When you see the signs, can you match a face to the name or do you know what position that person holds on important issues? Just because the United States is not electing a president this year does not mean there are not important things to vote on.
It is quite overwhelming all of the candidates and positions. The good news is that every candidate has his or her own website that extensively describes their positions on issues such as the economy, taxes, abortion, healthcare, foreign policy and much more. Before voting, it is always beneficial to be informed. Don’t know who’s running? Check out a sample ballot online. It will also speed up the voting process.
But, why vote anyway? Voting is a peaceful way of getting your opinion heard. From the price of a stamp to going to war, decisions that directly influence our world are made by the government officials that we elect. Evan Matheson, a freshman at the University of South Carolina, says he votes because “I believe in the power of a representative government.” When you go off to college, Georgia allows you to vote by absentee ballot without providing a reason, so you are still able to vote in your hometown.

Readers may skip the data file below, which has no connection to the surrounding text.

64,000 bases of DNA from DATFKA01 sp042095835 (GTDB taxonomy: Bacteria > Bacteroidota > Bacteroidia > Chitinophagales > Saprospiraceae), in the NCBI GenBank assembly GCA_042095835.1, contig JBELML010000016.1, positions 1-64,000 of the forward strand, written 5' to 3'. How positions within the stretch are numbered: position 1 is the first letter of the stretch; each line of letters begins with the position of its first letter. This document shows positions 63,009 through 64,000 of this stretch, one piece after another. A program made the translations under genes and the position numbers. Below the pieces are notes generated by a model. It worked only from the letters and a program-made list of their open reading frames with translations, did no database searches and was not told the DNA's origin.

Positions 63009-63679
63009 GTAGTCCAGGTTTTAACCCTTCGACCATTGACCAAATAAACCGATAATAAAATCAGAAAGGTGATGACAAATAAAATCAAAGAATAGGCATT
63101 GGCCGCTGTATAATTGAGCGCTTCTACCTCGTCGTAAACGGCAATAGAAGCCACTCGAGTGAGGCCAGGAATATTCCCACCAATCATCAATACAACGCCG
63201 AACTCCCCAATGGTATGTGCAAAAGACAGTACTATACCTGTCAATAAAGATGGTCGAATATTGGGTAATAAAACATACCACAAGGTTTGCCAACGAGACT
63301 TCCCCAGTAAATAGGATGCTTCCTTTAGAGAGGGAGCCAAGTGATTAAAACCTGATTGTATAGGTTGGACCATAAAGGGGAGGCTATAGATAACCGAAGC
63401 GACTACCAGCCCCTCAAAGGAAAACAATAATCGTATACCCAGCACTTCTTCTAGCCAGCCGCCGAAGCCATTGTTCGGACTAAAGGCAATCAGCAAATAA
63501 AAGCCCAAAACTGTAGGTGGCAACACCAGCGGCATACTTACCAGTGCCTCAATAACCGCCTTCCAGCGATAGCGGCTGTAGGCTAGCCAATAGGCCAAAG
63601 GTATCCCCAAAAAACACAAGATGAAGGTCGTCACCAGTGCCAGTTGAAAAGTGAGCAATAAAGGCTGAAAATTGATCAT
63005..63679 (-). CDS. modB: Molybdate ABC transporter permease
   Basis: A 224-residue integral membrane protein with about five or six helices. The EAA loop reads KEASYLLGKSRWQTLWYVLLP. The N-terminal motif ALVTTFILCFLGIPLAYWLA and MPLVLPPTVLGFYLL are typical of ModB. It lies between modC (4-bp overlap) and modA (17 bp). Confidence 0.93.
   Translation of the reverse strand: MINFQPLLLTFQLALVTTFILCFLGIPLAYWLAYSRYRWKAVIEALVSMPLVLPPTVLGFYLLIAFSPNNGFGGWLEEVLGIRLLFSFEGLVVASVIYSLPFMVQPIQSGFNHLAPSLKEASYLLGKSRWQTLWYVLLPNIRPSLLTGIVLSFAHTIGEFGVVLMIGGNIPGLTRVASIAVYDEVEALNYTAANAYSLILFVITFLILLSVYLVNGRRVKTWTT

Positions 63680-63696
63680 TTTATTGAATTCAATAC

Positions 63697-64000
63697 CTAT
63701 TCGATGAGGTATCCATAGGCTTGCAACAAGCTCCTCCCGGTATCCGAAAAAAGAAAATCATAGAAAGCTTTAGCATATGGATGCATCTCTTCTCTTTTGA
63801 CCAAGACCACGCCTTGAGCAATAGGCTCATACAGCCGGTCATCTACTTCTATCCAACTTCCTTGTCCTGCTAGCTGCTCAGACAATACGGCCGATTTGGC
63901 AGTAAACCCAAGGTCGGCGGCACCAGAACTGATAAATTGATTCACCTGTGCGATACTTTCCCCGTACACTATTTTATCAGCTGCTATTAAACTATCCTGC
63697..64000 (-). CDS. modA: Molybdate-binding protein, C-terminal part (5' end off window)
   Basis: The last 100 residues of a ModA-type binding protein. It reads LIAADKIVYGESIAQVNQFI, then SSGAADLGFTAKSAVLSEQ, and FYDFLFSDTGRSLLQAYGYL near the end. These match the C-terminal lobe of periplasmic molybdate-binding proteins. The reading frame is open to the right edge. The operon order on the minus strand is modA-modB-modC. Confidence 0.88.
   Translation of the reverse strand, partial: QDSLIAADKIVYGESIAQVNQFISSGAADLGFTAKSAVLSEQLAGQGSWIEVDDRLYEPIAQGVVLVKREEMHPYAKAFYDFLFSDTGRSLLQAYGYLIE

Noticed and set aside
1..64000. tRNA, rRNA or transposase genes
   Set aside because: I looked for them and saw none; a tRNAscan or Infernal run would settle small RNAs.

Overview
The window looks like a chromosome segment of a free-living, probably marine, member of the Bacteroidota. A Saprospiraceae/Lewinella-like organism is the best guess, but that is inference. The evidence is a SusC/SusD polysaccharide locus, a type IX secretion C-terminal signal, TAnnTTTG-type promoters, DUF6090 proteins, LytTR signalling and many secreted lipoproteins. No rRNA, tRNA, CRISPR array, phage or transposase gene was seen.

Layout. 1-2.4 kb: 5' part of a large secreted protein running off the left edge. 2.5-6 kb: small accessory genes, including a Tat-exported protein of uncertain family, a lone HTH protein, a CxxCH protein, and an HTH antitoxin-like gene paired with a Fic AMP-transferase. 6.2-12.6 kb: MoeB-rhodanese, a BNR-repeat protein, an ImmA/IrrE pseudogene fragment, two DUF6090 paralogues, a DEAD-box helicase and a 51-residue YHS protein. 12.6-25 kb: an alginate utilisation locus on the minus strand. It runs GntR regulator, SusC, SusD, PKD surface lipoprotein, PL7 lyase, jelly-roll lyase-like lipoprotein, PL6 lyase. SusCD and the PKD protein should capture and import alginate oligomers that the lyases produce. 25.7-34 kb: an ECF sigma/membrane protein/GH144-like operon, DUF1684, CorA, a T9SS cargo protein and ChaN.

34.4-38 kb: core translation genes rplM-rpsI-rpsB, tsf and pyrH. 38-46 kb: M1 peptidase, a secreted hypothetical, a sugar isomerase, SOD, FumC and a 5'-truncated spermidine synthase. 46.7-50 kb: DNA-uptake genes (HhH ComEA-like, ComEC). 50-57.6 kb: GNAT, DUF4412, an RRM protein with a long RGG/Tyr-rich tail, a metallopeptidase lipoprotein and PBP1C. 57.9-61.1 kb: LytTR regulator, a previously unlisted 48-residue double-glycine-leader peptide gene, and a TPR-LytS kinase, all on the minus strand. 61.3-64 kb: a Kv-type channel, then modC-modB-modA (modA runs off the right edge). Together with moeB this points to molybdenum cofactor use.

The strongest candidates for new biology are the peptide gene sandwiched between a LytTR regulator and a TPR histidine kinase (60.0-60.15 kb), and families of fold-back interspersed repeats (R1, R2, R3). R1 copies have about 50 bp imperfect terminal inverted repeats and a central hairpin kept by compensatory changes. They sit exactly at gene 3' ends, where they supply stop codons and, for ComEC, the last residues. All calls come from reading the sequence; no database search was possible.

Rachel Byrd, a senior at Augusta Prep, turned 18 in August but has not registered to vote because she “wasn’t aware there was a registration deadline.”
“I wish I would have been more aware about it because now I can’t vote,” she said.
How do I register to vote? It is too late to vote in this election, but for next year you can register to vote by filling out a registration application, found at any state agency or downloaded online. You can register to vote at 17 and 1/2 years old but you have to be 18 to vote. Remember to bring a valid photo ID when you go.
Think about it this way: Your vote counts the same amount as Bill Gates’ or Barack Obama’s, or whoever else that may seem important to you. Get out and vote when and if you can!
Teen Board Member Aubrey Burnside is a senior at Augusta Preparatory Day School